Dozens of cellphone-clutching students spilled out of the front entrance of Lake City High School on Thursday afternoon, the final bell giving them freedoms that were temporarily taken away.
A series of anonymous threats to Lake City students via social media over the past several days had prompted the Coeur d’Alene Public Schools to restrict students from leaving campus and banning cellphone use until 2:30 p.m.
Police presence was heavy. Classrooms were locked from the inside. Students could only use the restroom between bells.
“About eight police officers were interviewing students throughout the day,” said Scott Maben, the school district’s public information officer.
Just before school ended Thursday, the Coeur d’Alene Police Department announced it had arrested a Lake City student for his connection to two of the threats. The most recent came Wednesday night when the teen allegedly posted a picture of a gun on social media with a threatening caption.
The student faces four misdemeanor counts of using a telephone to terrify, threaten or harass. Another boy also was sought by authorities for a threat, but will only face disciplinary action from the school district.
Police, school district administrators and the FBI have investigated three separate incidents since Oct. 6, two involving the student who was arrested Thursday.
The other boy, who wasn’t arrested, allegedly posted photos to social media that were perceived as threatening.
At school on Thursday, some students groused about spending their lunch break on campus, while others wondered why they couldn’t at least check their phones outside of class, teachers said.
But Lake City High Principal Deanne Clifford said she believed the measures were warranted, and they will continue Friday – exactly one month after a deadly shooting at Freeman High, just 31 miles away from the Lake City campus.
“These measures made people feel safe,” Clifford said. “We want parents to feel confident that we’re making the right decisions to make their kids feel safe.”
Parents and teachers also raised $1,200 Thursday as a reward to help find the suspects in the investigation, a measure she said “definitely helped.”
The reason cellphone use was banned for the day, Clifford said, was to keep students from being drawn into a situation where another threat could occur or a rumor of threat could start.
Logan Parson, a Lake City freshman, wasn’t thrilled about the restrictions Thursday, which included only one entryway into the school and one exit.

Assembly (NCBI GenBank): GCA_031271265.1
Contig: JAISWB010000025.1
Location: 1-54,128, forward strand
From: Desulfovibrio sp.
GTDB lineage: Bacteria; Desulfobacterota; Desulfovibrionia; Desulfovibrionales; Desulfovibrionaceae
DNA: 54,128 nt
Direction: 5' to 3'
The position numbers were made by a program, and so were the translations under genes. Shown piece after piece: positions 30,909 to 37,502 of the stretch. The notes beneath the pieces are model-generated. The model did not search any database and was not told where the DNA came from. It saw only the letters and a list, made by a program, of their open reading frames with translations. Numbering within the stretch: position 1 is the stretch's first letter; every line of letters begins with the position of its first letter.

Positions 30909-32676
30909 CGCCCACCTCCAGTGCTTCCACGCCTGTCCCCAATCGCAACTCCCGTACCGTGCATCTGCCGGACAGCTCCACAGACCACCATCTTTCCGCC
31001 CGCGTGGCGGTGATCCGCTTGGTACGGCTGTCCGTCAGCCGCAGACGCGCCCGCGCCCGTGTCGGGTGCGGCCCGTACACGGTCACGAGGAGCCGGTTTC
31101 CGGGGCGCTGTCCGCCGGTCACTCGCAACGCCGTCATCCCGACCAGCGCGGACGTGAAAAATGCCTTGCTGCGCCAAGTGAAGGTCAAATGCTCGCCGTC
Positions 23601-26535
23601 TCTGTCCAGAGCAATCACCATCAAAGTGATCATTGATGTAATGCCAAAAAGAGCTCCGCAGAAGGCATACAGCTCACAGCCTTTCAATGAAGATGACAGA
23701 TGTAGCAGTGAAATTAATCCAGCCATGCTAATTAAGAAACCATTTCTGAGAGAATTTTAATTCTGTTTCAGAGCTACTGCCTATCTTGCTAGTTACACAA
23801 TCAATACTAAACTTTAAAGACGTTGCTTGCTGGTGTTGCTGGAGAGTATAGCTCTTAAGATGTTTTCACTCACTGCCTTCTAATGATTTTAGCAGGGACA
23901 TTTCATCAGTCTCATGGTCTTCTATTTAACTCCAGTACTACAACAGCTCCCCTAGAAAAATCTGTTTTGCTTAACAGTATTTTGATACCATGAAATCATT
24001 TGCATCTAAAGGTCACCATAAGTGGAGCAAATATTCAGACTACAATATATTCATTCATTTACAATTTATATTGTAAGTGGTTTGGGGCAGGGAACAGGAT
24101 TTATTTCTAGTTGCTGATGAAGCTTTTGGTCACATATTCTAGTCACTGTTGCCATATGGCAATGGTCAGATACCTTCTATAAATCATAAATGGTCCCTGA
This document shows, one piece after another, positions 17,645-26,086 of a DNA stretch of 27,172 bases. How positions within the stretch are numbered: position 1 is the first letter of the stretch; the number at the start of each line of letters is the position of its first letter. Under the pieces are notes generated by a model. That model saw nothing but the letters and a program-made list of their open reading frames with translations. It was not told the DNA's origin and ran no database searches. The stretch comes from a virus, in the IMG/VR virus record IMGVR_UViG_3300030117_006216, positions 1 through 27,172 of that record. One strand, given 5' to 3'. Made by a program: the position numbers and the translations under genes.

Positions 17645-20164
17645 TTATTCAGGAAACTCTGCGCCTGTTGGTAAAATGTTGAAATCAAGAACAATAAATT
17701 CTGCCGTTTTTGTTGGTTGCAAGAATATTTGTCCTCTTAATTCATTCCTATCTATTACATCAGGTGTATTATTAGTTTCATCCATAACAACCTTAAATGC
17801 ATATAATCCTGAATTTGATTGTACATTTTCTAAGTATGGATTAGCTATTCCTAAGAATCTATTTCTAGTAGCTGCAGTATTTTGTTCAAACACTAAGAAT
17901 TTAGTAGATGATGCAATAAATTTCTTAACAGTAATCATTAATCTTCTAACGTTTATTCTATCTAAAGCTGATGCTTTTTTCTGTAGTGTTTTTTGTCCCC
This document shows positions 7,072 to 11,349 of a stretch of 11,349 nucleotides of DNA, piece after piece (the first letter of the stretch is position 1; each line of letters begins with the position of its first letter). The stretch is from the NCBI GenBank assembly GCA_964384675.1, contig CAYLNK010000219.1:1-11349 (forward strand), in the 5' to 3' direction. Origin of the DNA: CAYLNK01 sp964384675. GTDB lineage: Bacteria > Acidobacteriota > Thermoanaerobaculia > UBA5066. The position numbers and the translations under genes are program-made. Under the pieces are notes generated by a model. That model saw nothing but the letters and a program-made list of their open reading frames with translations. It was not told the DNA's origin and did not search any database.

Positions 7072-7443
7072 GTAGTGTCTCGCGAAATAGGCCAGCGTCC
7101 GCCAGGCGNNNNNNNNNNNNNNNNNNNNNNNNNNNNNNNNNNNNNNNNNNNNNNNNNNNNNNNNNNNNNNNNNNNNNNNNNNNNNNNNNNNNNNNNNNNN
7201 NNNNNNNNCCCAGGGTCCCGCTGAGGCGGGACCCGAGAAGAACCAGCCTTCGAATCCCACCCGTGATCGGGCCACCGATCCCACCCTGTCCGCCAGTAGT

But Parson, donning a Lake City football jersey hours before his game Thursday, said he understood that the school was doing what it could to protect the students.
“If someone had to post (about what was going on), they were going to do the same threat, most likely,” Parson said in reference to the cellphone ban. “And that wouldn’t be good.”
According to Sarah Dunn, who has three children who attend Lake City, many students opted to skip school when they learned of the death threats, including her own.
Dunn said the school did a great job of keeping parents informed throughout the day, but is worried this could lead to a copycat situation.
“After seeing all the attention that it got, we are worried that when the precautions are let up another student will try to gain some sort of fame by acting out on it,” said Dunn, who said she isn’t confident to send her children back to school yet.
After Wednesday night’s threat, Clifford sent emails to parents, according to Karen Nope, whose son is Lake City senior.
Nope said Clifford told parents in the email that it was understandable if parents opted to keep their children home Thursday.
“I think the school handled the situation great,” Nope said. “And as for there being no cellphones and the school doors being locked, it should be that way anyway, regardless of what’s going on.”
In a letter posted on the school district’s webpage, Clifford asked parents to talk to their children about their use of social media apps, including Snapchat and Sarahah.
“What are they using to communicate with their peers? What are they sharing, and what is being shared with them? Are they seeing messages that cause them concern? We urge you to have these conversations now,” she said in her letter. “The increasing use of apps that allow for anonymous messages is of particular concern to us and law enforcement. These apps encourage the spread of reckless rumors, dangerous pranks, bullying and threats.”
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